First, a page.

As South Africa starts with a phased approach to easing lockdown rules, companies are considering what their own “back to the office” will look like and how their current workspace will need to adjust. Facilities and workspace managers across the country will be actively considering the health, safety, and wellbeing of all employees before re-opening office to prevent the spread of COVID-19.
Whilst everyone is still unsure about how the future will unfold, this short-term challenge is giving many organisations the opportunity to re-evaluate how their business operates. We know that social distancing will continue to form part of everyday life, including in the workplace, for some time and workspaces will need to be adapted and reconfigured to accommodate less people on a floor or within an area. Large portions of the workforce may continue to work from home leaving some office buildings completely empty.
What steps should you be following before reopening your offices after lockdown?
Create a team or steering committee
- Create a team or steering committee which includes members for key departments such as human resources and IT. This will help improve decision making processes and ensure execution is smoother
- Involve key individuals from across the organisation to assist with the cascading of information to various parts of the business. This helps with creating buy in and trust to ensure that you take the right actions
- Employers will need to comply with new workplace protocols that include disease surveillance and actions to prevent the spread of infection. This includes screening staff daily for symptoms of COVID-19, temperature assessments as well as ensuring that employees comply with social distancing and wear masks.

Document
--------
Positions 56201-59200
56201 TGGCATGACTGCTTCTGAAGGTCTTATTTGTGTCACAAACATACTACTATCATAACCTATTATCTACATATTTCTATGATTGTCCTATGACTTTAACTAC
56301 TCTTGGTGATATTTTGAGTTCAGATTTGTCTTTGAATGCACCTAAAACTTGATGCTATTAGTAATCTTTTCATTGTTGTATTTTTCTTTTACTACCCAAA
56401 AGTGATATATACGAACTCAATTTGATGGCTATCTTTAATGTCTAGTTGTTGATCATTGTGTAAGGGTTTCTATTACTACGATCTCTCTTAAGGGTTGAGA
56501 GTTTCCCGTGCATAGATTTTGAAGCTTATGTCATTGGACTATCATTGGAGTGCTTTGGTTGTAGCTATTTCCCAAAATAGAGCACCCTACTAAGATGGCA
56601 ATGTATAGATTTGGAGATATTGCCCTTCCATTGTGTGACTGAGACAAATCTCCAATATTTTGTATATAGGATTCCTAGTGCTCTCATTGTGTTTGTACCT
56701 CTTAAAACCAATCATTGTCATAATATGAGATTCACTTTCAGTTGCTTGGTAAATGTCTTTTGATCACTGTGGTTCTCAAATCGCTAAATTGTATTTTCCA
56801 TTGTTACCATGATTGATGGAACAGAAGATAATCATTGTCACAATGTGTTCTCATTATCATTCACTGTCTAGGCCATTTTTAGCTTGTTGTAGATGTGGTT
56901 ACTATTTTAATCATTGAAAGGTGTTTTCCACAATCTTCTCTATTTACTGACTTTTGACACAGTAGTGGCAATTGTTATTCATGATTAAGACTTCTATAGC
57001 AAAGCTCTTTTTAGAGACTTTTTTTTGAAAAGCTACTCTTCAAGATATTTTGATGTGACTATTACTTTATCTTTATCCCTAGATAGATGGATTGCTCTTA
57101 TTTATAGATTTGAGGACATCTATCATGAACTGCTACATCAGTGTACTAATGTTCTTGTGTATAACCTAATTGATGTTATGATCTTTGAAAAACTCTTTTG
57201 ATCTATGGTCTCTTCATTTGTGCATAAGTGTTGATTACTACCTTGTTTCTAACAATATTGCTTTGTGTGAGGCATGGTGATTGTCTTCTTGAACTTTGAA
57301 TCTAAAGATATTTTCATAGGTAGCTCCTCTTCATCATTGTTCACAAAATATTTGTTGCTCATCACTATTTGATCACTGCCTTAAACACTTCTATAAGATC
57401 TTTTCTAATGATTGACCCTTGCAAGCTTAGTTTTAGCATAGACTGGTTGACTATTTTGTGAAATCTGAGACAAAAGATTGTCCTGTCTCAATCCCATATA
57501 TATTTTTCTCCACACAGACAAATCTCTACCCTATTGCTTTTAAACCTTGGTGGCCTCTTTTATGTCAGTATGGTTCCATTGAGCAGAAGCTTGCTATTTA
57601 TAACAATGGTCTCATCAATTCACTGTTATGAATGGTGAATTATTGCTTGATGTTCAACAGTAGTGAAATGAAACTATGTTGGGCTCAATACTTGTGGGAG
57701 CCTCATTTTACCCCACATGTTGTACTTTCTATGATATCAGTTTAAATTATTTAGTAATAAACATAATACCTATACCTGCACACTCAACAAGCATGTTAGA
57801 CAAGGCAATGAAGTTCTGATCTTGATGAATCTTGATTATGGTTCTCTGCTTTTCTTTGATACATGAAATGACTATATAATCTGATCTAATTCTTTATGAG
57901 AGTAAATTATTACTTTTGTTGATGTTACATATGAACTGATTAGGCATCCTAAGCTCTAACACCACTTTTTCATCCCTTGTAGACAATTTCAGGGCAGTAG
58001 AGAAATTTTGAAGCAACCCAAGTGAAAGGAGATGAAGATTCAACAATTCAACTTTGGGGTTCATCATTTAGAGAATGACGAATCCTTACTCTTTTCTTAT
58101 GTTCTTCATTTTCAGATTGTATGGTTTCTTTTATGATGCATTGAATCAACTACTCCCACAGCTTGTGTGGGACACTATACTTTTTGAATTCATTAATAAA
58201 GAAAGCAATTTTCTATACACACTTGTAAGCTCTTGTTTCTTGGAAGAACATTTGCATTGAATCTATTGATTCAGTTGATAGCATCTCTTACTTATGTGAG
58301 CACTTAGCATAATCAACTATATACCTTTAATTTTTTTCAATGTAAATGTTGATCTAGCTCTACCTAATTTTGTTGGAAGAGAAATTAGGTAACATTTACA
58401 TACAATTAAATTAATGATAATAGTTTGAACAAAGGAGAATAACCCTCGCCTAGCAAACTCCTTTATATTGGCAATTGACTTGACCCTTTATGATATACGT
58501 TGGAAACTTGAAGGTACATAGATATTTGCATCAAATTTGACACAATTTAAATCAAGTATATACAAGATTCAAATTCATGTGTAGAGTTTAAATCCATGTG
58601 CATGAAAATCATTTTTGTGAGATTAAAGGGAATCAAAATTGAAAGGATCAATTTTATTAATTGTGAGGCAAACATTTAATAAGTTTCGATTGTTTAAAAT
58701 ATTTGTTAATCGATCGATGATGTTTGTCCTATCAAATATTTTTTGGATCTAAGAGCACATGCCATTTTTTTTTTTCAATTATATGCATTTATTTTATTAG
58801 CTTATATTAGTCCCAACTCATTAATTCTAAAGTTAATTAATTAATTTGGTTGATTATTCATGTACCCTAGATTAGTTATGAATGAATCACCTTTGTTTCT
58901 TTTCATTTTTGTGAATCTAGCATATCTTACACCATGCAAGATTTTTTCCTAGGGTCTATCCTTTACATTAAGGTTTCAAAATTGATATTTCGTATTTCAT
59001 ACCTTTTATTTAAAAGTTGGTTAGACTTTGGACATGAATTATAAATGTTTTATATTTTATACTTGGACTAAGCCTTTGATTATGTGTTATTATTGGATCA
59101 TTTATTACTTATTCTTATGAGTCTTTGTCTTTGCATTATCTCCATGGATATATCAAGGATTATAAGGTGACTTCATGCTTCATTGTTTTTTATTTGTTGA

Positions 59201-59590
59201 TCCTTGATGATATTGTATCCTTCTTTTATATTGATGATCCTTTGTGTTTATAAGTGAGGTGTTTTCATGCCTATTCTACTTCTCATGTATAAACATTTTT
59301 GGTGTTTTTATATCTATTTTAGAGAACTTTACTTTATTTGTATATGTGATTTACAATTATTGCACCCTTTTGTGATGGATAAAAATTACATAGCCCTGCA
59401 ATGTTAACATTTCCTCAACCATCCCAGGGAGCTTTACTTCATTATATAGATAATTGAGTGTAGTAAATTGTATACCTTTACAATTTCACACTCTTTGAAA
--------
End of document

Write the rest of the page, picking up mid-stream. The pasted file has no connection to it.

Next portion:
- The Department of Health will issue a comprehensive guide that stipulates the latest COVID-19 workplace Health and Safety practices, so make sure you keep up to date with these.
- If you have not yet, ensure you have updated emergency contact information for all employees
Communicate to staff in advance
- Even if plans are not 100%, start communicating to employees as soon as possible to help reduce concerns and prepare them as plans evolve. This will keep any fears or uncertainty in check as well as plan for future behaviour such as wearing masks, utilisation of hand sanitisers, number of people in meeting rooms etc
- Start opening the conversation about the new COVID-19 aware company culture. There are some great examples of companies that have introduced 6-feet workplace strategies that drive a new behaviour and reinforce the need to be hygiene obsessed.
- Your company might have had an unwritten rule that people were still expected to be in the office when they were mildly ill, this is no longer applicable and, it’s important to be clear about that upfront.
Understand how the office space needs to change.
This period of working from home will have proven that a great deal of work can be done remotely. Upon returning to their offices, companies will need to ascertain how much space is actually required. As a first step, decide who needs to go back to the office and what type of work will they be doing. There are multiple ways to approach this.
- Investigate if you can change work patterns, by creating different groups or departments to come to the office on specific days, or a week on, week off scenario. This allows for business continuation and collaborations whilst still limiting the number of people in a space without the need to enforce social distancing.